The world is gearing up for a rapid rise in population in the coming decades. The current numbers stand at around 7.3 billion and this is expected to spiral up to 9.7 billion by the year 2050 according to a United Nations report.
This presents a major challenge with regards to sustainability and one of the major challenges is how the world is going to cope with feeding this massive population; and not just any feeding, but safe, environmentally friendly and nutritious food.
It’s for this reason that FAO, the agricultural arm of the UN, is promoting the inclusion of edible insects in our diets as a sustainable way of feeding this population and ensuring food and even feed security.
Some have however argued that rearing insects by feeding them the same feed we give poultry and other livestock is not sustainable and makes little difference.
Eating Edible Insects
Still, insects as not exactly popular as foods. They gross out people, scare others to death not to mention some of their habitats are enough to dismiss their suitability for food.
Nevertheless, while this may be the popular view in most parts, edible insects are by no means strangers to every region in the world. Edible insects are a common feature in most parts of Africa and Asia and you would be surprised to see them being sold in the market.
While that may not be the case in Kenya, that is the market part, I think some of us can attest to eating insects at some point. The writers of this blog indeed have, the insect in question being the Termite.
Growing up we would gather them up during the rainy season and have them fried at home and if we’re unfortunately stuck in school, eating them raw wasn’t all that uncommon.
Certainly, as kids then we didn’t realize their nutritional benefits and we were just as excited to catch them in the air or unearth them from the ground as much as we loved feasting on them.
Nutritional Benefits of Eating Edible Insects
|Some Edible Insects|
1. Protein Rich
Edible insects are high in protein and can provide inexpensive quality dietary protein when the usual sources like beef or chicken are inaccessible. For example, 100g (fresh weight) of adult termites can provide between 13 to 28g of protein.
For the same amount, raw beef provides a protein content of between 19 to 26g signifying how protein rich insects can be.1
2. Essential Fats
Edible insects are a source of good oils that are rich in polyunsaturated fatty acids and often contain essential linoleic and alpha-linolenic acids which the body can’t make.1
This fatty acids form the building blocks for Omega-3 and Omega-6 fatty acids which are especially important for the healthy growth and development of infants and young children.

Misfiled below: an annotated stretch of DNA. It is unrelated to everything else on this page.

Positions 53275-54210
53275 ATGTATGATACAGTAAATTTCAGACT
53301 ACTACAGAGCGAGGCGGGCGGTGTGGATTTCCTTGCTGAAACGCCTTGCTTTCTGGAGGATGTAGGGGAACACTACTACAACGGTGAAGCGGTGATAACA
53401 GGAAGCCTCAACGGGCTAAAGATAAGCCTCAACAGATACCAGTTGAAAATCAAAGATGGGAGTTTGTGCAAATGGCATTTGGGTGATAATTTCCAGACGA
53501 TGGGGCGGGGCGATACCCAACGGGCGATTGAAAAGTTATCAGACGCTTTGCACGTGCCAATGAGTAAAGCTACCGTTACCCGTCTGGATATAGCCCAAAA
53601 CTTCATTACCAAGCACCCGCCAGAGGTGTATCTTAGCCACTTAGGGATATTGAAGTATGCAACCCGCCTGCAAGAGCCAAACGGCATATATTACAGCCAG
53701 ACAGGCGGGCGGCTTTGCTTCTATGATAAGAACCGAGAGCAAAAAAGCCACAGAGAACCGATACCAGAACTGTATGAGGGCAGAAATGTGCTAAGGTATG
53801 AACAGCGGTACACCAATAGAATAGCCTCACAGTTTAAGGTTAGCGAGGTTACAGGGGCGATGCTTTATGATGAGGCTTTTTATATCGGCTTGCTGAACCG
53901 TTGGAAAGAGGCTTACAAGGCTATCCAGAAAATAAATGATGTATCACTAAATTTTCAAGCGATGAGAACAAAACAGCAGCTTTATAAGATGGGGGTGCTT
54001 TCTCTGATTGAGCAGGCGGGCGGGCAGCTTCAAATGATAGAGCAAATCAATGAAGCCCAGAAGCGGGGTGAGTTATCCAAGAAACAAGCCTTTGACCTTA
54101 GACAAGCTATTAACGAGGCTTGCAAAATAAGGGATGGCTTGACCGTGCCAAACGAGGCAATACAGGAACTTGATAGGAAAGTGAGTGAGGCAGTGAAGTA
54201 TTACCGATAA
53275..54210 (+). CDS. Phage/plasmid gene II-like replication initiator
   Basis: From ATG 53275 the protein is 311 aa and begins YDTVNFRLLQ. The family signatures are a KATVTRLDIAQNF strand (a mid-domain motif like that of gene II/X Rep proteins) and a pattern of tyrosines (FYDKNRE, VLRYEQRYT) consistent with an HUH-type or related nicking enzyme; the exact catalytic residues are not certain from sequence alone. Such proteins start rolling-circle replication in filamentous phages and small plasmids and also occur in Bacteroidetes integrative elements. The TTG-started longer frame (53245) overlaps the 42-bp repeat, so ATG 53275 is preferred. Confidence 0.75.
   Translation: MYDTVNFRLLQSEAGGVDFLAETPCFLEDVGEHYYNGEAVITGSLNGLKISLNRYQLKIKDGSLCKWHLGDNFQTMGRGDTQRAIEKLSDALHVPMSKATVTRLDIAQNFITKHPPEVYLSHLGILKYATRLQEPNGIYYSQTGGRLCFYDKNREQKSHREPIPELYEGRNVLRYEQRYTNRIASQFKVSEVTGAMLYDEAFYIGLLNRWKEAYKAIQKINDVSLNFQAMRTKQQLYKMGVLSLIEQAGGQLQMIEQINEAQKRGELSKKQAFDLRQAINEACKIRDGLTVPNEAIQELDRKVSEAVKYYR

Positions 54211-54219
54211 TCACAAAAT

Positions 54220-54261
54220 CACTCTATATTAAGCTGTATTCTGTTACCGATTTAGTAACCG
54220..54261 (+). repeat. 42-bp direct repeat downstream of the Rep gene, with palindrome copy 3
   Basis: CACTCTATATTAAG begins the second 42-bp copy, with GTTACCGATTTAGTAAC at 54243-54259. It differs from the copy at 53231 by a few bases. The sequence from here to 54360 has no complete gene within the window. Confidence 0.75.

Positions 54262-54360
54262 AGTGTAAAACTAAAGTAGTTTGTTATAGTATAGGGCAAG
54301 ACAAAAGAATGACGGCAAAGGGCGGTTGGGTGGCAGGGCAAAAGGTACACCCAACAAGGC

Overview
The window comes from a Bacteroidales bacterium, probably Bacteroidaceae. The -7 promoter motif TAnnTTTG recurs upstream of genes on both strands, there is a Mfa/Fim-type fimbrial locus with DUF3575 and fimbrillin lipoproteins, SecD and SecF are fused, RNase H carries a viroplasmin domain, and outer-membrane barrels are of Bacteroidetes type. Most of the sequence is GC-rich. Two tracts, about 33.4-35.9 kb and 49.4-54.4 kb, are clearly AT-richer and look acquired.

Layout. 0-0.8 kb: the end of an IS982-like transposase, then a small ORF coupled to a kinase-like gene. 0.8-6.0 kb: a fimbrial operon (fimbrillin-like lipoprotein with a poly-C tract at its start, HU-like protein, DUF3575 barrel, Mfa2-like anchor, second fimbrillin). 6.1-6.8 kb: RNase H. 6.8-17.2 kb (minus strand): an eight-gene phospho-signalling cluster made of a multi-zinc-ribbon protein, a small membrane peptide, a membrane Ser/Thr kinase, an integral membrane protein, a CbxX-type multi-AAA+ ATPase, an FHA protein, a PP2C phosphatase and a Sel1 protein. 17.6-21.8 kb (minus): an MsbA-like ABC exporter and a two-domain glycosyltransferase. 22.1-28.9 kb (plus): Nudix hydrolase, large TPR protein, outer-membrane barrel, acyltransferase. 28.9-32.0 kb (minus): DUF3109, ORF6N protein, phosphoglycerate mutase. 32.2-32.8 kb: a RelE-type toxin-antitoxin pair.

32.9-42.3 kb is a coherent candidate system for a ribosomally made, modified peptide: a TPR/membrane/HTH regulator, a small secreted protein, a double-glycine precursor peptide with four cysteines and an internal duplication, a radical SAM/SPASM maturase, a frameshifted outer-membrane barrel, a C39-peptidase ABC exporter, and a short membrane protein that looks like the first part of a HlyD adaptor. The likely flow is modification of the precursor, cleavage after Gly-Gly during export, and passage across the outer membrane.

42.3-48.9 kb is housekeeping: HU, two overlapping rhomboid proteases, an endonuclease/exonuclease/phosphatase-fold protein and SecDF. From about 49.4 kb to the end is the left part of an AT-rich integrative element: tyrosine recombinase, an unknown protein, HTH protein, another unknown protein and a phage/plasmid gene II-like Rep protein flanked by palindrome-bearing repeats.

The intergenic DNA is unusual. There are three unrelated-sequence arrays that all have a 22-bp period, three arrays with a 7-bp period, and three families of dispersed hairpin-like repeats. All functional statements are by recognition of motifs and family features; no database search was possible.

Edible insects can therefore be used to provide some of this fats especially to children in landlocked countries who typically don’t eat fish which are a good source of these fats.
Most edible insects are rich sources of iron, an important mineral which is required in sufficient amounts to prevent the most common nutrient deficiency in the world – iron deficiency, which if not checked causes the most common form of anaemia called iron deficiency anaemia.
In some cases the iron content of some insects is equal or even higher than that of beef. Edible insects can therefore be used as good sources of iron especially to young children and women of child bearing age in developing countries who are at most risk of iron deficiency.
Other than Iron, edible insects are also considered to be good sources of Zinc which is important for a healthy immune system.1
Most edible insects have vitamins that are essential for many body processes such as Vitamin B1 (thiamine) and B2 (riboflavin).1
The hard outer shell of most insects called the exoskeleton is made up of Chitin, an insoluble fibre which is like the cellulose found in plants. This may act as dietary fibre which is key for a healthy digestive system.
Chitin has also been shown to provide defence against parasitic infections and some allergic conditions.1
Examples of Edible Insects
Some common insects that are consumed in different parts of the world include:
2. Edible Grasshopper, Nsenene
- Leaf-cutter ants
- Honeypot ants
- Carpenter ants
- Mopane Caterpillars – popular in sub-Saharan Africa especially in the DRC.
- Witchetty grubs – consumed in Australia
- Bamboo Caterpillar – popular in Thailand and Laos
7. Palm Weevils
8. Stink Bugs
9. Bee, Bee Larvae
You can find an exhaustive list here.
1. FAO. 2013. Edible Insects: Future Prospects for Food and Feed security (Available at: http://www.fao.org/docrep/018/i3253e/i3253e00.htm)